Heroin to hiring problems: A conversation with Cleveland Police Chief Calvin Williams

DOWNTOWN CLEVELAND, OH (WOIO) - Cleveland Police Chief Calvin Williams says a cop's job is to provide public safety, especially for students going and coming from school.

That fact was highlighted this past weekend when a 15-year-old boy was shot and killed. A 17-year-old boy was also recently killed on a school playground.

"The job of a current police officer has changed a lot in the 30 years since I became a police officer," Williams said.

There's also the heroin problem causing deadly overdoses.

"February was one of the busiest months for overdoses in a long time in this city and in this county. People have to understand you have to seek help for this," Williams said. "You can't just kick it on your own."

Another problem? Getting people to become police.

Cleveland has about 1,500 officers to serve and protect more than 300,000 residents. The city loses between 70 to 80 officers a year due to retirement and such. The chief says when he applied three decades ago, close to 5,000 people applied to take the test. His latest call saw about 1,500 applicants, and 1,000 or so passed the initial vetting process.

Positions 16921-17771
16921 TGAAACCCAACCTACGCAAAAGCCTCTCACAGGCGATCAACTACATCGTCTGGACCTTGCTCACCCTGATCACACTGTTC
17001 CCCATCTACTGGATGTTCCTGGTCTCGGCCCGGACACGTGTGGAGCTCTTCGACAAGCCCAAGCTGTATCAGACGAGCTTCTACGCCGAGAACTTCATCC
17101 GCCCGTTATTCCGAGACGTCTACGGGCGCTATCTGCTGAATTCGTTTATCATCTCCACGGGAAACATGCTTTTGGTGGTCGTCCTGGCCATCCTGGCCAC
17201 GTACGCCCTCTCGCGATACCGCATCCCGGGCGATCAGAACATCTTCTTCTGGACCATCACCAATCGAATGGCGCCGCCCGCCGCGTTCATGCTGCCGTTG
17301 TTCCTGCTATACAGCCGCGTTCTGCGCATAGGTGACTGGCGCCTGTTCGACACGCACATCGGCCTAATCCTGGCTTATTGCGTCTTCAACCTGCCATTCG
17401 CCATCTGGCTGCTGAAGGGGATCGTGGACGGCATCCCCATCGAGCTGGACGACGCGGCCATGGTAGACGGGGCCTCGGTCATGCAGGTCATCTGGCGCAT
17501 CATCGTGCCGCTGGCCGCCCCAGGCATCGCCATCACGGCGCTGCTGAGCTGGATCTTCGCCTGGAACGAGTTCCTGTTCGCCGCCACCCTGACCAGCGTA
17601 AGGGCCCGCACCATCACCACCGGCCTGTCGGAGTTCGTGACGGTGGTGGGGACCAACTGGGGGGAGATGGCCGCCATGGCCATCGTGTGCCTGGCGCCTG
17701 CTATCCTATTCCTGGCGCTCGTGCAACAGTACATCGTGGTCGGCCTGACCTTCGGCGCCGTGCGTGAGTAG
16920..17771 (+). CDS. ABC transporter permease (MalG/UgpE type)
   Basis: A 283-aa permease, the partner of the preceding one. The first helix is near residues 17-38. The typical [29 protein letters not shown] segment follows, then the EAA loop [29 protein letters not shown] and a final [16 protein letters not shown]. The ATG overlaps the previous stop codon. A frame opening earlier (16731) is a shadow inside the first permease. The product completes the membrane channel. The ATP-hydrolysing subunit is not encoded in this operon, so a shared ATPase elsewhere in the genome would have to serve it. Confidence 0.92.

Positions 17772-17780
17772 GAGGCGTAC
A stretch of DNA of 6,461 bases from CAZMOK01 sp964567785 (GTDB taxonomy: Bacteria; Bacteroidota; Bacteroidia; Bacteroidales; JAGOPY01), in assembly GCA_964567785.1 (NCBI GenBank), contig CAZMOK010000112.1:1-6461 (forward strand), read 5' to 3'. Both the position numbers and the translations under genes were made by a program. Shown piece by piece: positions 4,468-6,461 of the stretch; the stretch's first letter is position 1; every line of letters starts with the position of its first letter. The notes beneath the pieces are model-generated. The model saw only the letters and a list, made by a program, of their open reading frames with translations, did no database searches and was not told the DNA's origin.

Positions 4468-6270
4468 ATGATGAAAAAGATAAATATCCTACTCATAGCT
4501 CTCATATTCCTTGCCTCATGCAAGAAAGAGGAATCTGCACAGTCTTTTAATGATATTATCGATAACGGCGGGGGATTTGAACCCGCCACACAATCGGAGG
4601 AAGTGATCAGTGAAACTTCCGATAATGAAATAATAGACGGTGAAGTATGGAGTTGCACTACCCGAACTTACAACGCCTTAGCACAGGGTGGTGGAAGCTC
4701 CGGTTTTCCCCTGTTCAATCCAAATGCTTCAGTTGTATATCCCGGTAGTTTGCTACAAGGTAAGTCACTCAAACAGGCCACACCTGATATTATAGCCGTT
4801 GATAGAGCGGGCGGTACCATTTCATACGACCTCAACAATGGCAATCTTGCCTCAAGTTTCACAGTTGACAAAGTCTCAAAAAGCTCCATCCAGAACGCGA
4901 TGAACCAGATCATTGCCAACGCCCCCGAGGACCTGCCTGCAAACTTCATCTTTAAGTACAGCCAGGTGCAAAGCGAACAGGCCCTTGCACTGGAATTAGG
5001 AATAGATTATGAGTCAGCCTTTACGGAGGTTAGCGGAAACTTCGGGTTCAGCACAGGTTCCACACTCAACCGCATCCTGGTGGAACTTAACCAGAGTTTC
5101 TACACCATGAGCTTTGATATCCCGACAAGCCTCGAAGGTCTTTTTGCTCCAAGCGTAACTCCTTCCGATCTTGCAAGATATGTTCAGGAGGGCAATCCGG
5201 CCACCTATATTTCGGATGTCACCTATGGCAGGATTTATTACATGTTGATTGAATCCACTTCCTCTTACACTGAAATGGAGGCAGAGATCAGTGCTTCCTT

Williams wants more people to serve and protect.

The job offers good benefits and decent pay with room for promotion.

"Become part of the solution or stay part of the problem," Williams said. "There are lot of young, energetic, intelligent folks out there that have a lot to say about policing and the way things should go. I challenge them to be a part of it."

Another big problem -- bad boys riding dirt bikes and ATVs on city streets. They do wheelies and put themselves -- and the public -- at major risk.

"We're not going to endanger everybody life chasing a person on a dirt bike for a traffic offense," Williams said.

Cops cars can't catch them anyway, so the department and city tried thinking outside the box by building a controversial $2.3 million dirt bike track. Williams says the police still need residents' eyes and ears.

"When these individuals get together to start their rides they start at some location in the city and people see them," he said. "But we don't get those phone calls."

The city needs more cops and two classes are in the pipeline -- one of about 20 started March 6 and one just got back from training in Columbus. They will be graduating in April and May.

Copyright 2017 WOIO. All rights reserved.